State Representative Steven Sainz (District 180) spoke of his experience as a Deputy Sheriff in Camden County. He expressed his support for future interlock legislation in Georgia, and thanked those in attendance for their efforts for advocating on behalf of those who lost their lives or were injured by drunk and drugged driving crashes, along with their efforts to prevent families from being affected in the future by these senseless and preventable tragedies.
Natasha Mitchell, MADD Georgia volunteer, represented MADD Georgia’s State Advisory Board and thanked victims, survivors, families, friends, and community partners for attending MADD Georgia’s Under the Dome Day events. She held a moment of silence to honor those who lost their lives on Georgia’s roadways to drunk and drugged driving. “Today as we gather here at the State Capitol, I stand before you with purpose,” she began, “this is a time to highlight victim families, to honor those who have been lost and the lives forever changed.”
She spoke of all of the attempts to drive drunk in Georgia that ignition interlocks prevented over recent years. Natasha lost her son, Michael, to the actions of a drunk and drugged driver in 2012. “My son Michael was full of life. He was energetic, he was loving – I still get calls and messages from his friends just letting me know how much they still miss him and how much of a hole in their lives his loss has left.” Natasha spoke of the need for Georgia to be a state at the forefront of DUI prevention by enacting ignition interlock laws to prevent people from getting behind the wheel and endangering lives.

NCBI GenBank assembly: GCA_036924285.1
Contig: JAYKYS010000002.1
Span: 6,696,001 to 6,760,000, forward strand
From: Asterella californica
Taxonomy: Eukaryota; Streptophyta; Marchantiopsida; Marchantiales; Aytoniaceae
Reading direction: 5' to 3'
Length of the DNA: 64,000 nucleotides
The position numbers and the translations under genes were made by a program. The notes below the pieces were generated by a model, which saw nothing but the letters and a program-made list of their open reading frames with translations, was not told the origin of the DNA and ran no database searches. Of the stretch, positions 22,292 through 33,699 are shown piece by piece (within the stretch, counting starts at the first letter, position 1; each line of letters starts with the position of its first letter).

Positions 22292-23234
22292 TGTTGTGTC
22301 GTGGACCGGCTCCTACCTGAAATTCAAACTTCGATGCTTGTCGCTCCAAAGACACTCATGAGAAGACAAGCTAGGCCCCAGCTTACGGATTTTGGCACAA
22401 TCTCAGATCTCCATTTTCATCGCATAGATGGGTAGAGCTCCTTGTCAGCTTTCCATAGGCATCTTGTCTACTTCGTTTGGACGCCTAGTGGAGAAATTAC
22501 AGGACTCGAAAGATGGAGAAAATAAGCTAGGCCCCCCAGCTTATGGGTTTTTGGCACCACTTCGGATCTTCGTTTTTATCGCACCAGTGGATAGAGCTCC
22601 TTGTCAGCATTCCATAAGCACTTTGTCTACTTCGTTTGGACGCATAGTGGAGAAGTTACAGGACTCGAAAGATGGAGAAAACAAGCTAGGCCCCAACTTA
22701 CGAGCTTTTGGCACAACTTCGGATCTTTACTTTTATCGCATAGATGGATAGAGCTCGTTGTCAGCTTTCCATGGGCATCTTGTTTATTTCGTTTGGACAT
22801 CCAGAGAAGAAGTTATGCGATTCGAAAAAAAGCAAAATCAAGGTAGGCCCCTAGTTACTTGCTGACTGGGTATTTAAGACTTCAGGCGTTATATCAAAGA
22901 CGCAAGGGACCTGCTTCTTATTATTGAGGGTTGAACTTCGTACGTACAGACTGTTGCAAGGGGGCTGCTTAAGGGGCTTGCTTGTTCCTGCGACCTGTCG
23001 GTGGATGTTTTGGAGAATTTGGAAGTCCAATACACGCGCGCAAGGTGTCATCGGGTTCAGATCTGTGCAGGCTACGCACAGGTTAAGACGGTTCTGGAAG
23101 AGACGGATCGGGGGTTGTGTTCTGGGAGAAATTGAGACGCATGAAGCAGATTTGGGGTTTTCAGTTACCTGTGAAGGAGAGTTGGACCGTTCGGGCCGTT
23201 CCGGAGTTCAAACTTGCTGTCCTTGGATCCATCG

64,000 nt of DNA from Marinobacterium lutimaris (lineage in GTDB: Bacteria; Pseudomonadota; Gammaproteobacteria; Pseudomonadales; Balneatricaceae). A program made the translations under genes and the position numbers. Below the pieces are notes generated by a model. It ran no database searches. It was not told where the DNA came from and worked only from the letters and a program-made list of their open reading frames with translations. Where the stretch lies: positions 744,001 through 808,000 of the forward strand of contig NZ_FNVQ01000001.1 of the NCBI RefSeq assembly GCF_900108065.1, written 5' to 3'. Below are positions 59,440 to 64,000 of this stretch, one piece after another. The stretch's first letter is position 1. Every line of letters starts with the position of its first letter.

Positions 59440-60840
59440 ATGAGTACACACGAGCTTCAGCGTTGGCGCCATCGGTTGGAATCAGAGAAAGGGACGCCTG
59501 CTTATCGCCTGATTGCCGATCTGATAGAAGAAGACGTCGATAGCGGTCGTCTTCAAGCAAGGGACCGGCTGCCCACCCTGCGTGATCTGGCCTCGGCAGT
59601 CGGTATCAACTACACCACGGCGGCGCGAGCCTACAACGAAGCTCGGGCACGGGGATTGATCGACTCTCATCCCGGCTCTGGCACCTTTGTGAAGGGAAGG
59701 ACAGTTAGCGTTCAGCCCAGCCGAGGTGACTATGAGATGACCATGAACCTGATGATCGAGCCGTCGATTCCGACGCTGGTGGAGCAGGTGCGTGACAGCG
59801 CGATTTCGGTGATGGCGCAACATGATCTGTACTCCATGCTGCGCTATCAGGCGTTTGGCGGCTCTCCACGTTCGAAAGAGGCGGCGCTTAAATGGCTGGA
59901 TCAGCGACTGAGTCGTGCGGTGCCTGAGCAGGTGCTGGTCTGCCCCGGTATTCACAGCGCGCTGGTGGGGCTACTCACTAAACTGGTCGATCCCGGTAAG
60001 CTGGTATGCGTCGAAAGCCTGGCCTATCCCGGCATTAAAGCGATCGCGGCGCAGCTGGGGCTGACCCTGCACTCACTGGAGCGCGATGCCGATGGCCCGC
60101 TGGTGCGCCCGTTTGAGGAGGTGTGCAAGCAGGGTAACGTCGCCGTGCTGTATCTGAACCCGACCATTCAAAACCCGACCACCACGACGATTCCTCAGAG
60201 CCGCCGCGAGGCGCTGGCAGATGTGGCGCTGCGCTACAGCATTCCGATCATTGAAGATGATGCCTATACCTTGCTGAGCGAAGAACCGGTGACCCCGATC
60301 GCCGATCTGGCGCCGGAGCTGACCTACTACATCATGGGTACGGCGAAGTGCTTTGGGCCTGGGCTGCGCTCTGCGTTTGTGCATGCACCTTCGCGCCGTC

MADD Volunteer Lisa Gilmer also shared her story of losing her 16-year-old daughter Hannah in a drunk driving crash in 2012. Hannah was a passenger in a vehicle driven by an underage drunk driver who had a previous DUI on his record. Lisa has been a passionate speaker for MADD Georgia in Columbus and surrounding regions sharing Hannah’s story and the impact her loss has had on their family to raise awareness about the dangers of drunk driving. She held a framed photograph of Hannah during the entire press conference.
Jeana Fortenberry was the final MADD Georgia volunteer speaker, sharing the story of losing her mother, Avannah, and her mother’s best friend, Gladys, in a crash in Elijay that also seriously injured her brother Don. While Jeana spoke of how the losses and injuries affected their families, her sister Lesa Romeo held photographs of Avannah, Gladys, and Don. Both Jeana and Lesa have volunteered for MADD Georgia for years, sharing their stories at MADD Victim Impact Panels to try and prevent future occurrences of drunk driving.
The Georgia State Office of Mothers Against Drunk Driving is grateful to all volunteers, victims, families, and community partners that attended Tuesday’s Under the Dome Day activities, from meeting with their legislators to attending MADD’s press conference. MADD could not continue its live saving work to create a future of No More Victims® without their help.
Please know that if you are a victim of drunk or drugged driving, MADD is always available to help through MADD’s 24-Hour Victim Helpline at 877-MADD-HELP. A Victim Services Specialist at MADD Georgia is available from 9am – 5pm, Monday through Friday by calling 770-615-3737.
To get more involved and volunteer with MADD Georgia, please visit www.madd.org/volunteer.